By RYLEE GLAZNER
Many Amarillo College students are also military veterans. “They are usually a little older than the general student population, and they have had more experiences than what most people in general have been through,” Kelly Murphy, AC’s veteran coordinator, said.
Naturally, these experiences set AC’s veterans slightly apart from the general student body as they have learned lessons from serving their country.
“I think just being young and then being forced to do things you don’t want to do at all,” said Ben Bandy, a veteran and former AC student, “It changed me very quickly because you know you don’t have a choice, right?” he said. “It’s like, you go through basic training and then you go through technical training and you have to be at a place where you can start working.”
During their time in the military, many veterans said they not only learned skills, but became more resilient as a result of their training, which helped prepare them for college success.
“I would say that my military experience has influenced me to continually better myself, as well as having instilled those core values necessary to accomplish set tasks and goals,” said Kye Ramirez, a mass media major.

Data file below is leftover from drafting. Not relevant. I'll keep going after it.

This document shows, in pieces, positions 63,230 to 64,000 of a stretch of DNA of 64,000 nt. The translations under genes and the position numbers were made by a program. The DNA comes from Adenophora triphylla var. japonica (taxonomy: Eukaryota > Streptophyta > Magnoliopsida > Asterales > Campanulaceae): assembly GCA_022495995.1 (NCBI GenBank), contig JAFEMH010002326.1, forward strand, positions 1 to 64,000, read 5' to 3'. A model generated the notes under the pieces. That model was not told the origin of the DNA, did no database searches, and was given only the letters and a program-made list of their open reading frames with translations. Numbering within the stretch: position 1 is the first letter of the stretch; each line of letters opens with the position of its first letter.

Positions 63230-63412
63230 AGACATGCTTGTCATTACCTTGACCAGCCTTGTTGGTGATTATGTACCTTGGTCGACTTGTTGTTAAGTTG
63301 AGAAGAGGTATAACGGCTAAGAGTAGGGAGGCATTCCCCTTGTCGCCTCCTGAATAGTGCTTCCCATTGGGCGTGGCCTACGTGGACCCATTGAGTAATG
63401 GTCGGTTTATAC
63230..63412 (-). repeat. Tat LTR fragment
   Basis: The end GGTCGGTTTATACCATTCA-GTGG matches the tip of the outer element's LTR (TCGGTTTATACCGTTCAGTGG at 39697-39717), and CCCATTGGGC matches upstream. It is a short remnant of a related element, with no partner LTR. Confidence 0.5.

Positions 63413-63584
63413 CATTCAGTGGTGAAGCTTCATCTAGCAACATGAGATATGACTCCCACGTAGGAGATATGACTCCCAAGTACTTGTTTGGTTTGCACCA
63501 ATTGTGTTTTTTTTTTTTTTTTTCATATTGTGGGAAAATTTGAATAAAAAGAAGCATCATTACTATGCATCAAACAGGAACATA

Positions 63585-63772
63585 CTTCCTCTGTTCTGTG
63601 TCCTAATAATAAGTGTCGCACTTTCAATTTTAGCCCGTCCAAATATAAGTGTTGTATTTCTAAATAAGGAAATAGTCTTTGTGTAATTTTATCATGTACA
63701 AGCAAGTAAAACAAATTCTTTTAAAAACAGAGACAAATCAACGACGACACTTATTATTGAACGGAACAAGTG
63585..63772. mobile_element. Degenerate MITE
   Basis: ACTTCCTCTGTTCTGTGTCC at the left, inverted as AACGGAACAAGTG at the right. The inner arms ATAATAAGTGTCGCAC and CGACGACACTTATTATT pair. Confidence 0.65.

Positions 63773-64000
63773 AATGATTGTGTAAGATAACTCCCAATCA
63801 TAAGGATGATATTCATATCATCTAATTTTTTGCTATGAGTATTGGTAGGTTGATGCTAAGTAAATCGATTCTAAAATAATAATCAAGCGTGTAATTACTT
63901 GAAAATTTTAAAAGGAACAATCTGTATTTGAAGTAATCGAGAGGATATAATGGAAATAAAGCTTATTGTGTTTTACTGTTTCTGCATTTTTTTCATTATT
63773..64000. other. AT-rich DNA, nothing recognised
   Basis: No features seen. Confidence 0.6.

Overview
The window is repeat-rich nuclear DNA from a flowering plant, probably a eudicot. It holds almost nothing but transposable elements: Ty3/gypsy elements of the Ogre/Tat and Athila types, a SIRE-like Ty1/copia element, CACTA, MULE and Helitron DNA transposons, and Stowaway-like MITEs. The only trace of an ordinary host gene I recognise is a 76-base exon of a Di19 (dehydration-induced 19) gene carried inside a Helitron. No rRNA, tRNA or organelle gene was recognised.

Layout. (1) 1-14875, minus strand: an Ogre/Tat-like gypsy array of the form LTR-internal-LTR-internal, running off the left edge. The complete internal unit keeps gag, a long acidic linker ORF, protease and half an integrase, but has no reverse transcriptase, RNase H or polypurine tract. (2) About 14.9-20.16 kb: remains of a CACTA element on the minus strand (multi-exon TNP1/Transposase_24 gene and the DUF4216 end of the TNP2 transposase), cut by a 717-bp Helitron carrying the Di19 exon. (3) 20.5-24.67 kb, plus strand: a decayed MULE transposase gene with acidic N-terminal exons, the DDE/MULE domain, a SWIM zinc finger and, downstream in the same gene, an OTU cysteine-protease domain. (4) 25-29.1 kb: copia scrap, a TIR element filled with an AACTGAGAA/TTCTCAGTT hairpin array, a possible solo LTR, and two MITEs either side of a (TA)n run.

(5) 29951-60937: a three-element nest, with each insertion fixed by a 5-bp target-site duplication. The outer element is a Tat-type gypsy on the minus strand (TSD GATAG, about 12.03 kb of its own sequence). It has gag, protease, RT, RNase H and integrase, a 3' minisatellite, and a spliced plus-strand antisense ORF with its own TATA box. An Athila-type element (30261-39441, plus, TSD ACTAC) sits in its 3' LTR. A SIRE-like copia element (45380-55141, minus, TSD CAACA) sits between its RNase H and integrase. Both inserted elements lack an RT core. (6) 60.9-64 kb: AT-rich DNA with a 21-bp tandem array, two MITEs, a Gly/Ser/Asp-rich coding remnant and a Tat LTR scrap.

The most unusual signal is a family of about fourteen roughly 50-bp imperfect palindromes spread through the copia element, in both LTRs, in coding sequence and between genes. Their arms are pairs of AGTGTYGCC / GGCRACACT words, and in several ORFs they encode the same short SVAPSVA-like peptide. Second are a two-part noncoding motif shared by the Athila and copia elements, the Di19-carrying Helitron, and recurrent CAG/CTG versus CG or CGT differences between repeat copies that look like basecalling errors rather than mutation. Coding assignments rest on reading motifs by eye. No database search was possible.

During their time in the military, student veterans say part of bettering themselves included learning effective communication skills.
“In the military, communication is everything,” said Bandy, “If you can’t communicate, you’re screwed. Everything is a team effort, you don’t do anything alone. So your communication is absolutely necessary on every level.”
As a result, the way in which veteran students perceive their peers can be unique. Often, they do not see their classmates as merely people who are in their classes, but rather like part of an interconnected team.
“Being a member of a highly functioning team is an experience like no other, and I look at my classmates as team members,” said Ramirez. “We all decided to seek higher education, so we should help each other succeed.”